I like to take a little credit for OFBiz. The project had its beginnings in a company that I founded a couple of years ago. We really had no idea about the direction we wanted to go until we hired David Jones as our chief software architect. He took care of us then and he continues to take care of us now. Unfortunately, our little startup had the same problem as many others - it didn't last. We have all moved on to other things.
One thing remains constant however - we are all using OFBiz in our new pursuits.
David and his team have taken those snippets of code and built a sophisticated project that can run just about any business. I am amazed at what OFBiz can do now and what its promise for the future is.
My company, Partner Homes, builds houses with the direct involvement of our customer in a homebuilding role. Many of our clients have no experience in building homes - we"re training them the whole way. We use OFBiz to tie our projects together with sophisticated task management designed for the amateur homebuilder (built on the WorkEffort module). In fact, our entire organization, from top to bottom, is run on OFBiz.
I wouldn't have it any other way.

 

Live site: Partner Homes
Stephen Loosli (stephen@partnerhomes.com)
President, Partner Homes (www.partnerhomes.com)


 

We first started using OFBiz for a music retail and wholesale site combined and was so impressed with it that we decided to build a hosting and service company based around the OFBiz platform. It's ease of customizations, development and design were just some of the key factors that lead us to working with OFBiz. The ability to offer our accounts a feature rich eBusiness suite out of the box is making us look like heroes to our small and mid size business customers.

Most of our accounts had the need and desire for sophisticated eBusiness applications, but just could not justify the cost of other business suites. They were very receptive to the OFBiz value and were excited to have eBusiness tools to offer their customers and sales staff.

We highly recommend web developers and web designers that have cost conscience customers to develop OFBiz sites. The future looks very exciting.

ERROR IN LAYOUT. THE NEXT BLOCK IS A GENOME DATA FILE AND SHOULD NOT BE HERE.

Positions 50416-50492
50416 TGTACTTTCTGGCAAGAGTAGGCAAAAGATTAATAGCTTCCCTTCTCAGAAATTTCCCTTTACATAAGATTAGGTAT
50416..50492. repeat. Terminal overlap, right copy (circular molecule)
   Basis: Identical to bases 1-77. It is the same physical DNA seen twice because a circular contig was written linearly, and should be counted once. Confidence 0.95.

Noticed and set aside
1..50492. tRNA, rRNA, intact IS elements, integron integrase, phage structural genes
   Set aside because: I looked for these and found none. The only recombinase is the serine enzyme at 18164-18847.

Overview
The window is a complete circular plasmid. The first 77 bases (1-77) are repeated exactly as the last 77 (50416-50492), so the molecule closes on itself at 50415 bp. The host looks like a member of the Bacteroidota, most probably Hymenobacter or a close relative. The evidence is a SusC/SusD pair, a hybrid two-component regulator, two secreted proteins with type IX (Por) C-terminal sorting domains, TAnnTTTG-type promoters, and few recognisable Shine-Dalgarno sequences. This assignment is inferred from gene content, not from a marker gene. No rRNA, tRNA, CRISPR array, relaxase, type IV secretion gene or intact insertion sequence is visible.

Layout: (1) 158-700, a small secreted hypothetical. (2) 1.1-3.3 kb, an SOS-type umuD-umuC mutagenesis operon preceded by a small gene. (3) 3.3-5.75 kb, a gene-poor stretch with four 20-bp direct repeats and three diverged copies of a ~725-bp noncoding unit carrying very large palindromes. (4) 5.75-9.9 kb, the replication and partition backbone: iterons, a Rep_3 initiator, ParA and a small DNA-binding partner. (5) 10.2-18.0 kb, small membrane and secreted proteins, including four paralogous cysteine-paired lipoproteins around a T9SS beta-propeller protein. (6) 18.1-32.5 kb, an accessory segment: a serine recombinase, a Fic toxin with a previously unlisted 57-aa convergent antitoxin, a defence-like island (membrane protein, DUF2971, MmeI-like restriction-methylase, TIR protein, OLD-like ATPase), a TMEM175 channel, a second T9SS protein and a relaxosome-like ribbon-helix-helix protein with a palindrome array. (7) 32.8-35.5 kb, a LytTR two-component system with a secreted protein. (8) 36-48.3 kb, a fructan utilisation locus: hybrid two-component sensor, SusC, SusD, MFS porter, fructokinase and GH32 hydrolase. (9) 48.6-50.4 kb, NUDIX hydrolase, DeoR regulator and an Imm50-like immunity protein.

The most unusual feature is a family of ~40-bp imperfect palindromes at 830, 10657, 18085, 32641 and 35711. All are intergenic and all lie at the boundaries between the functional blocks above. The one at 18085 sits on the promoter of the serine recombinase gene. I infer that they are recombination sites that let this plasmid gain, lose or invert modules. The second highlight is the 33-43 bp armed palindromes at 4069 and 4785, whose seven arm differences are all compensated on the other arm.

Robert Stewart (rhs@angleparktech.com)
President


 

I (we) are currently using at least the Entity Engine portion of OFBiz in a production application. I have planned to evaluate/include other portions of the project as soon as I have the time to do so. My company, Vision Information Services, is in the supply chain management, Vendor managed Inventory, and Retail systems management. Unfortunately, all of our current web sites that utilize OFBiz are not public. The public site is not written in Java and is very old (not too exciting). If anyone is looking for supply chain/retail solutions though, feel free to contact us! Our customers range from large home entertainment suppliers to large retailers.

We really appreciate everything that you've put into the OFBiz package, and hopefully as we get more familiar we will be able to make some valuable contributions to the project.


Tim Kosacek (tkosacek at domain visioninfo.com)
Software Architect, Vision Information Services (www.visioninfo.com)


 

I have noticed that the deployed shopping cart has needed minimal upkeep from us.
It has been argued that OFBiz is "too much framework for what we need", but one of the greatest benefits that I have seen is that when multiple modules are using the same framework and data model, a common vocabulary develops. I can go and ask about a module I have no experience with, and as soon as they start talking about "work efforts" and "contact methods", I immediately understand 90% of what they are doing. They don't have to spend time developing/explaining their data schemas. I believe that it has saved us time already, and that it will save us more time as projects mature and new projects deploy.
One of our key marketing points is our ability to quickly "brand" a product with a new customers look and feel and then deploy it fairly quickly. The OFBiz framework has much of this ability already built in.